Yeah… of course that’s complete nonsense. The es doesn’t really stand for anything, think of it as a filler, just take these sentences as fixed phrasings. I mean, you don’t even use the phrasing to answer these questions.
“Ja, es darf noch ein Brötchen sein“… they would be really confused at the bakery, and maybe even feel like you’re mocking them.
So what was all that nonsense about id and our innermost desires and needs good for?
Well, it  kind of leads us to the related words of dürfen. Because those are all about needs.

needy related words

We’ve learned that the core of dürfen is permission. But back a few hundred years ago, the core of the family was something different – need. The sentence “Du darfst schlafen” used to be “You need to sleep.“.
How do you get from one to the other? Well, the first step is to see the connection between needing and obligation.

“Honey, you really need to do the dishes!”
“Ugh… come on, it’s just a few days.”

Here, the person addressed hasn’t really felt like there’s a need to do the dishes. Maria ..erm… the person speaking is creating that very need with that very statement. So it’s kind of a hidden obligation.
The second step is to add a negation to such an obligation.

“You STILL haven’t done the dishes?!?! 
“Hey, it’s just dirty dishes, no need to throw a fit.”

Here, Thomas … uh.. the person saying the second sentence basically wants to express that the other person SHOULDN’T throw a fit. It’s basically “Don’t throw a fit!” in disguise, so in some way it’s a permission denied. Sigh, no wonder Maria wanted to make a break with Thomas.
Anyway, as silly as these examples were, I hope you could see that there’s a connection between need and obligation.
And for some reason** (**no reason, really, just German being stupid) the phrase “nicht dürfen” slowly shifted from “not needing” to “not being obliged to”  and then to “being obliged not to”. Which is basically not having permission.
Eventually, the entire verb focused on permission and the connection to needing was completely forgotten.
Or was it?
Well, the needing-idea is still very much alive in the related words. Which is quite a surprise to native speakers because they’re absolutely not aware of the connection.
Anyway, so the first word is the adjective dürftig. Literally, it once meant “needy” and today it means poor but in the sense of “needs improvement”. So you’d use it in contexts of results, not for actual poverty.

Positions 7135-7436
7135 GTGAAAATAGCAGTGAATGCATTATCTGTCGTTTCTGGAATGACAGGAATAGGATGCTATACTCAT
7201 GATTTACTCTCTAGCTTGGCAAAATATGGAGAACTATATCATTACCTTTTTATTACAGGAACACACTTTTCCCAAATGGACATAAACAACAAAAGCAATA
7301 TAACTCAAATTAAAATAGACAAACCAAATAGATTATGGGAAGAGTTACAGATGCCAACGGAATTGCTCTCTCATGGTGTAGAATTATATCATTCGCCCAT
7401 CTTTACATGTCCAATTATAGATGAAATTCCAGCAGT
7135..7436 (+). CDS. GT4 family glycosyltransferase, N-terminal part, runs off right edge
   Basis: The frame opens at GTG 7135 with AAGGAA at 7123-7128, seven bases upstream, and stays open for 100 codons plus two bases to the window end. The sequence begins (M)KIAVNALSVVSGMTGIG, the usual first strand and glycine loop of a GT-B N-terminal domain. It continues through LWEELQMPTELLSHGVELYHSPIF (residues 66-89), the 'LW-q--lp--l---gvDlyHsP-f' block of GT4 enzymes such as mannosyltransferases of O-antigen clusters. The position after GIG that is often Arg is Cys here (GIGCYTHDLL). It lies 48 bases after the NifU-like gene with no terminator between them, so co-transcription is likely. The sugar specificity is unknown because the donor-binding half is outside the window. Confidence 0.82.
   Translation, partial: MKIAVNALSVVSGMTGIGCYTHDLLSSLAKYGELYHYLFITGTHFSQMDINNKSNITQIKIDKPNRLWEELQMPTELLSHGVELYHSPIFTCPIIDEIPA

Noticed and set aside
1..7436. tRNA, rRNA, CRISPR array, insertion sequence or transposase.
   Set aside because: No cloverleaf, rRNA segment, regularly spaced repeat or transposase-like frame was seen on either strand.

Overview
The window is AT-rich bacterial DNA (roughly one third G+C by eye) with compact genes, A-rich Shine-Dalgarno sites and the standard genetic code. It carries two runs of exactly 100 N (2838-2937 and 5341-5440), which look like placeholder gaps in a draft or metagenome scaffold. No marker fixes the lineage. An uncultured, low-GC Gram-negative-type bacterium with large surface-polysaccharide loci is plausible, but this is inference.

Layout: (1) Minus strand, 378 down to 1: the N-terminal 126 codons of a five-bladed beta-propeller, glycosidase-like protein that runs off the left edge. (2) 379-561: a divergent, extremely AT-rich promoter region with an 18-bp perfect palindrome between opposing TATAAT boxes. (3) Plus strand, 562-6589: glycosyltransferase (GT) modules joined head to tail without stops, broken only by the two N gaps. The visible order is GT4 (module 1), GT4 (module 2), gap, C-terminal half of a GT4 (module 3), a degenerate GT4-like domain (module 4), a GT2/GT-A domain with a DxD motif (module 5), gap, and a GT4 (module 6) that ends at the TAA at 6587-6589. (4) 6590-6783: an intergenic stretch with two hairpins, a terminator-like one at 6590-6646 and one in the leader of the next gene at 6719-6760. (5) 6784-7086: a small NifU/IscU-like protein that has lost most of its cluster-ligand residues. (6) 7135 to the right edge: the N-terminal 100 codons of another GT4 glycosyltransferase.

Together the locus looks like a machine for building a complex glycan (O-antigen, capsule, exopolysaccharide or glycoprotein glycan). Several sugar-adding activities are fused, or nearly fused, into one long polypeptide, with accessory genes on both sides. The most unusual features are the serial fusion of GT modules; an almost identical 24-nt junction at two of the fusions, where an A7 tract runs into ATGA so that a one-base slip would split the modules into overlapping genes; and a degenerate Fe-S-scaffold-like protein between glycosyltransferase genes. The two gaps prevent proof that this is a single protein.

And there’s notdürftig, which literally means something like “out of the need in an emergency” and which expresses the idea a quick, make-shift fix, that’s not going to last long.

But the really useful ones are those based on a prefix version of dürfen – bedürfen.
Bedürfen itself, which was a more intense version of  the original need-dürfen, is still around, but it’s quite rare, especially in spoken German. If you ever need a REALLY fancy sounding choice for to need, this is one to pick, but be aware… it goes with Genitive ;).

The nouns based on this on the other are SUPER common.   Yes, you heard that right – two nouns. Der Bedarf and das Bedürfnis. And yes, they do translate to the same word the need. The difference is what kind of need. A Bedürfnis is a need that comes from within one person, the soul, if you will. A bit like an urge, but not as strong and compelling. A Bedarf is a more objective need. A single person can have both, a Bedarf and a Bedürfnis, but a company for example can only have a Bedarf.

The funny thing about the last example is that most native speakers wouldn’t even notice that there were two “darfs” in a row – so different do the words seem to them.
Anyway, last but not least, there’s the adjective bedürftig, which means in need.

Poor Thomas. Should have done the dishes more often, man.
Anyway, I think we#re done for today.
This was our look at dürfen. Today, it’s about having permission, but originally it was about need and this connection still shows in the related words.
As always, if there’s a Bedarf for clarification or you have a Bedürfnis to try out some examples, just leave me a comment. I hope you enjoyed it and see you next time.